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The Prevalence of Post-Traumatic Stress Disorder Among Journalists and the Impact of Attachment Style and Coping Strategies.

Bignold, Martyn. (2010) The Prevalence of Post-Traumatic Stress Disorder Among Journalists and the Impact of Attachment Style and Coping Strategies. Doctoral thesis, University of Surrey (United Kingdom)..

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Background: Among those exposed to traumatic events, only a small minority will go on to develop post traumatic stress disorder (PTSD). Research among clinical populations and professions with high work-related exposure to trauma suggests that attachment style and coping style may explain some of the recorded variation in response to traumatic events. Journalists may also experience work-related exposure to trauma but there is little data on rates of PTSD in the profession or the impact of attachment style or coping style. Method: Participant journalists (N = 195) were assessed for adult attachment style and coping strategy via a self-report online questionnaire comprising demographic data, the Post-Traumatic Stress Disorder Checklist - Civilian; the Experiences in Close Relationship Scale Short Form measure of attachment and the BRIEF Cope measure of coping strategies. Links to the questionnaire were posted on websites relevant to journalists including the National Union of Journalists (NUJ). Data were analysed using analysis of variance, correlation co-efficients and logistic regression. Results: journalists are almost four times more likely to develop PTSD than the general population. An anxious attachment style was significantly associated with PTSD symptomology. An avoidant coping style, the use of religion, self-blame and substance abuse was also positively associated. The impact of work culture on vulnerability to and recovery from PTSD is discussed. Conclusions: the prevalence of PTSD among journalists is higher than in the general population and the development of PTSD may be influenced by attachment style and coping strategies.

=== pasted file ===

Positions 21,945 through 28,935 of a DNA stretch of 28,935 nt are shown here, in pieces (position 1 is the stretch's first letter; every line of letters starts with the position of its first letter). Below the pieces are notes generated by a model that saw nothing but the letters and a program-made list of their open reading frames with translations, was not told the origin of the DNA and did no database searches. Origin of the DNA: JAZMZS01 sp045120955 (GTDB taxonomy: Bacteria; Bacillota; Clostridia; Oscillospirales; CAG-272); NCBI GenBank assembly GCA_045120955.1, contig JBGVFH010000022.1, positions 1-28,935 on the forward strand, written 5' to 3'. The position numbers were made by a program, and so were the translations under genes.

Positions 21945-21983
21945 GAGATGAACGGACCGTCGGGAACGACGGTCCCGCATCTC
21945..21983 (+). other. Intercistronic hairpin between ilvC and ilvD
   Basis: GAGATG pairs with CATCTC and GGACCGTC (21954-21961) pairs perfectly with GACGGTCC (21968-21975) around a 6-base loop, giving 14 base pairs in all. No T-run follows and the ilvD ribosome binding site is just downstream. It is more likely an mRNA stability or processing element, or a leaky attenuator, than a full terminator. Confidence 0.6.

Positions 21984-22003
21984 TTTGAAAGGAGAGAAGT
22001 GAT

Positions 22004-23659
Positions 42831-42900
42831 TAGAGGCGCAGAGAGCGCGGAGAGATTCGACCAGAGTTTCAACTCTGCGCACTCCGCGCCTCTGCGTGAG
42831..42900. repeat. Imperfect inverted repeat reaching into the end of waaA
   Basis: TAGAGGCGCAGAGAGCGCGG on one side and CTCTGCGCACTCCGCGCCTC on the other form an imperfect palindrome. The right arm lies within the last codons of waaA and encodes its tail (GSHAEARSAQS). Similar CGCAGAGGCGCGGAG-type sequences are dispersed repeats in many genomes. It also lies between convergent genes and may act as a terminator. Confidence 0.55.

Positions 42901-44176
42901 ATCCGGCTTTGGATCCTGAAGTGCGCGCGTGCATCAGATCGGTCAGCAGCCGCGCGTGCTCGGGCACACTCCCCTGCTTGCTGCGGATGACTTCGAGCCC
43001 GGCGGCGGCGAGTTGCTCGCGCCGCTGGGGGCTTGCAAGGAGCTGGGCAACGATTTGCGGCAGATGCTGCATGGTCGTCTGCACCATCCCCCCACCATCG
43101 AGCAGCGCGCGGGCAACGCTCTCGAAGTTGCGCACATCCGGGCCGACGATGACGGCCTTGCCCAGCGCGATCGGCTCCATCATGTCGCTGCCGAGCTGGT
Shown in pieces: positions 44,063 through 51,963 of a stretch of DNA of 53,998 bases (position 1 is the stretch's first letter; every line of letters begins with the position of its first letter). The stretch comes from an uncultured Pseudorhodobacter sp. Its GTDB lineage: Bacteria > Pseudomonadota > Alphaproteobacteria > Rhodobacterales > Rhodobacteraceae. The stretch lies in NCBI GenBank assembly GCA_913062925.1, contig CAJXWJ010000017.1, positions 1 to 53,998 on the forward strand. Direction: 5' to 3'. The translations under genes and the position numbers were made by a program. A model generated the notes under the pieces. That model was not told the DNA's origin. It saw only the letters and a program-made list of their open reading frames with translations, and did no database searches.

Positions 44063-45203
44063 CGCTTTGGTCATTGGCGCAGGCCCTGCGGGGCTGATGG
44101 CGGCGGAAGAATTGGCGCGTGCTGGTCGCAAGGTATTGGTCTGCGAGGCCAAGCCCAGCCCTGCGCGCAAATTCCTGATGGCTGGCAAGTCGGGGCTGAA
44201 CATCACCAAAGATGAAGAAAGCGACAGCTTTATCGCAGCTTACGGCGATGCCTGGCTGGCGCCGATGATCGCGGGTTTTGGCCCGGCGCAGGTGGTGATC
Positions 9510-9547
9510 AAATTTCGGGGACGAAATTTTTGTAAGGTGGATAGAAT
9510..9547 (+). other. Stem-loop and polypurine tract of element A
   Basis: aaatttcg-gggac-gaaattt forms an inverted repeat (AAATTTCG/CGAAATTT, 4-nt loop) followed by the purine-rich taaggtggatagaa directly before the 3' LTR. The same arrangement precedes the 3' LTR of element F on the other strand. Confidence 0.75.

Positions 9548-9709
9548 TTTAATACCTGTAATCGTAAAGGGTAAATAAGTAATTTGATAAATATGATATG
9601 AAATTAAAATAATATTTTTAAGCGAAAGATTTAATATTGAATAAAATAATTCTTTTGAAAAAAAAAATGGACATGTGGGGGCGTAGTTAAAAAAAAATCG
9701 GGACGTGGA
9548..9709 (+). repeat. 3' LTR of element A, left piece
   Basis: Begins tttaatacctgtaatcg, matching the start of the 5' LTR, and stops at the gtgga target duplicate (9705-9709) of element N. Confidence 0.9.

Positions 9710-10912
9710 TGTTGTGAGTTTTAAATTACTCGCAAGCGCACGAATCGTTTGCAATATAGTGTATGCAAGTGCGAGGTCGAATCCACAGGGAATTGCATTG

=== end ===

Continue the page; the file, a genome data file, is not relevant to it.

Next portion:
Item Type: Thesis (Doctoral)
Divisions : Theses
Authors : Bignold, Martyn.
Date : 2010
Additional Information : Thesis (Psy.D.)--University of Surrey (United Kingdom), 2010.
Depositing User : EPrints Services
Date Deposited : 30 Apr 2019 08:07
Last Modified : 20 Aug 2019 15:32

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